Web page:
Iron-free prenatal vitamins are an option for pregnant women who react poorly to high doses of iron or for those who are already taking iron supplements separately. You should talk to your doctor before starting prenatal vitamins or switching from one type to another to determine the right amount of iron for you.
Prenatal vitamins help fill any gaps in your diet that could affect your baby. Some nutrients in prenatal vitamins, such as folic acid, are so important to normal development that taking prenatal vitamins significantly reduces the chances of your baby having a birth defect. You can get prenatal vitamins over the counter, but if you have any specific health concerns, you might want to ask your doctor for a prescription version that can address your particular needs.
Problems With Iron
For some women, the benefits of a prenatal vitamin come with the drawback of increased nausea or constipation. Iron can sometimes be the cause of these problems, so a woman who has difficulty with gastrointestinal side effects might want to discuss with her doctor whether iron-free prenatal supplements are an option. For other women, low levels of iron necessitate a separate iron supplement, so they might need to take prenatals without any iron to avoid getting too much of this mineral overall.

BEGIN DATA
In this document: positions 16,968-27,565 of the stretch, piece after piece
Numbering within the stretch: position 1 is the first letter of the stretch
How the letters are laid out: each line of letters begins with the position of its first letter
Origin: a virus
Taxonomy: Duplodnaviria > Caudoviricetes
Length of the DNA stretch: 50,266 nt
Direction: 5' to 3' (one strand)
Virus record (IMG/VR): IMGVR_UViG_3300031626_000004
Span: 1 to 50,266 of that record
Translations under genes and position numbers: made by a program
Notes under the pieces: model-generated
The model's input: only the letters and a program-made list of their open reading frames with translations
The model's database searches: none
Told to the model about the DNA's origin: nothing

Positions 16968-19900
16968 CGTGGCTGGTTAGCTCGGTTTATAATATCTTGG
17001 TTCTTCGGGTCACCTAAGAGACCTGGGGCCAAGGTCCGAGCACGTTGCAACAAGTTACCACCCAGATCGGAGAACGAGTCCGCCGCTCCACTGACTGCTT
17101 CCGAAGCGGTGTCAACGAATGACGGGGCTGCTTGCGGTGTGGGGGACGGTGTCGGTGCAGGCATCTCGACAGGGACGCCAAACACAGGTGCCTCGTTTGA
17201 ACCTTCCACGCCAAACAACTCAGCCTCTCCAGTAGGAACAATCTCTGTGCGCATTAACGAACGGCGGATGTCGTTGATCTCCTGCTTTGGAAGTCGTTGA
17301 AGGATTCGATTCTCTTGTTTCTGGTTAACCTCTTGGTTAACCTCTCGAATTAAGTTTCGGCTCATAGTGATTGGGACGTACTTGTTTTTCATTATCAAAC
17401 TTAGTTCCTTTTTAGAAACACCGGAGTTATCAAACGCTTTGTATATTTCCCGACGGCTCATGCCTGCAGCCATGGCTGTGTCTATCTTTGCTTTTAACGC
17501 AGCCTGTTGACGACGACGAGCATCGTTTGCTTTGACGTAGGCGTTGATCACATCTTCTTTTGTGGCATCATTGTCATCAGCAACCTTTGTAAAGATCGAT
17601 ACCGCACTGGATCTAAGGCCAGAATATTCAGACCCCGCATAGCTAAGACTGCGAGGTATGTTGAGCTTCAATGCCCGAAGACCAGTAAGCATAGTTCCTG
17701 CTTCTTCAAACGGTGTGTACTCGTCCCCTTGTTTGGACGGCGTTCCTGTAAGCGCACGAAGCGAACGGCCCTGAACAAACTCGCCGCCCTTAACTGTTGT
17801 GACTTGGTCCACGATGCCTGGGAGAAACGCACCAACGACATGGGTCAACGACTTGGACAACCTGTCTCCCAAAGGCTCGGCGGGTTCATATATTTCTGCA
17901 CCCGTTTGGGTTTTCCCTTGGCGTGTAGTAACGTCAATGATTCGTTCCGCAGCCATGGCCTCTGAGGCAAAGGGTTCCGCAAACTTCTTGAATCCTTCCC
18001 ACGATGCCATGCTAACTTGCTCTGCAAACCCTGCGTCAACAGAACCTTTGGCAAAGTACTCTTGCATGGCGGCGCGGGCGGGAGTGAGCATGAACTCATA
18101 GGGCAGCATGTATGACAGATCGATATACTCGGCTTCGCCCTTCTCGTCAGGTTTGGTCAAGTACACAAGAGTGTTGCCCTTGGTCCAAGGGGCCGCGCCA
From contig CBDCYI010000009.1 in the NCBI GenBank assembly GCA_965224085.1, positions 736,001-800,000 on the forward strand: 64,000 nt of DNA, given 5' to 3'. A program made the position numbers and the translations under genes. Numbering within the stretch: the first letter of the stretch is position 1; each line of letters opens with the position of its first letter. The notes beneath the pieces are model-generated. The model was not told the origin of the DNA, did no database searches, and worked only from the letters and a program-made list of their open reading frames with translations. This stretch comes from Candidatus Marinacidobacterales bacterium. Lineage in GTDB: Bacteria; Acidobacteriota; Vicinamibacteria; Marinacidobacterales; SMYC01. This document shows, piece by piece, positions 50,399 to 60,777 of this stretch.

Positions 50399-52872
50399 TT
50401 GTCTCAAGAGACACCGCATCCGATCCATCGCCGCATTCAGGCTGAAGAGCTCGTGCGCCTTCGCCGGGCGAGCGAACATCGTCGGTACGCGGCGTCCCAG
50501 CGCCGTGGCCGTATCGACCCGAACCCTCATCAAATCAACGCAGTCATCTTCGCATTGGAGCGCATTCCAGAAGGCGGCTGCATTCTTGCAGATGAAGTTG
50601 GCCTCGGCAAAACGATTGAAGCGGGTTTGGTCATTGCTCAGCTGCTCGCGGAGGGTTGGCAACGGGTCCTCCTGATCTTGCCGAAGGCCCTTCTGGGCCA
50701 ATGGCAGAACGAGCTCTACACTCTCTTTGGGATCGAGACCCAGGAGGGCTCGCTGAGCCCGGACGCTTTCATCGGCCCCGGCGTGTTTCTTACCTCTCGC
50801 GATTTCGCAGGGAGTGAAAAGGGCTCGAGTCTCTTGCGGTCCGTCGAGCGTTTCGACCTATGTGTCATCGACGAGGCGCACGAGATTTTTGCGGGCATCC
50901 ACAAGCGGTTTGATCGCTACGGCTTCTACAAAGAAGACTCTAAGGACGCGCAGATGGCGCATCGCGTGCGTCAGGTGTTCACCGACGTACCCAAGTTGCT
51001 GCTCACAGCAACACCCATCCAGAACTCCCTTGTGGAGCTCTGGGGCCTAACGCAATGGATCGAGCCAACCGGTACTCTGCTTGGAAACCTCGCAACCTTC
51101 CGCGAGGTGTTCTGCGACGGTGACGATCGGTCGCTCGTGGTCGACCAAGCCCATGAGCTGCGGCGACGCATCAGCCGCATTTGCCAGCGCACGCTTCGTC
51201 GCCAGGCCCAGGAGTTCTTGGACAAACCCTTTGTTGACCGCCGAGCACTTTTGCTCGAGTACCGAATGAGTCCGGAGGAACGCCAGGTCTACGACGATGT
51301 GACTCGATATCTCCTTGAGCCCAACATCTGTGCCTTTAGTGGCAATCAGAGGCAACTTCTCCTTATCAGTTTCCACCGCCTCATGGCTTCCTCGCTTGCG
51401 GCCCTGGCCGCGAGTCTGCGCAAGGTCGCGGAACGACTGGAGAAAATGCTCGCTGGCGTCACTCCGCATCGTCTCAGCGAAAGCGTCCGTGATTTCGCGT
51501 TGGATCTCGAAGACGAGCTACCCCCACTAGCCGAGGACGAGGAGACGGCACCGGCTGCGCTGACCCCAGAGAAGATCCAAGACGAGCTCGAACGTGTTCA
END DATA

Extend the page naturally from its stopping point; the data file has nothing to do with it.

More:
Few true iron-free prenatal supplements are available. Most prenatals come in a high-iron version with about 60 mg of iron and a low-iron version with 30 to 35 mg of iron. The recommended amount of iron during pregnancy is 27 mg per day, but women who have anemia or low iron levels may need more. Iron requirements during pregnancy are higher than they are for non-pregnant women. Women who take an iron-free prenatal may need to get more iron from dietary sources.
In many women, gastrointestinal side effects may actually be caused by the size of the prenatal supplement, not the specific nutrient content. A May 2008 study in "BMC Pregnancy and Childbirth" found that pregnant women taking a prenatal vitamin with 60mg of iron did not have any significant increase in gastrointestinal side effects compared to women taking one with 35 mg of iron. However, many supplements with high levels of iron are also large in size, so separating your iron dose from your regular prenatal supplement may still be a viable option.
- Mayo Clinic; Prenatal Vitamins; March 2010
- "BMC Pregnancy and Childbirth"; Effect of Iron Content on the Tolerability of Prenatal Multivitamins in Pregnancy; P. Nguyen, et al.; May 2008
- Drugs.com: Prenatal Low Iron
- Baby Center; Prenatal Vitamins: A Nutritional Insurance Policy; July 2010
- Nutra Ingredients; Prenatal Vitamin Reformulated with Reduced Iron; July 2004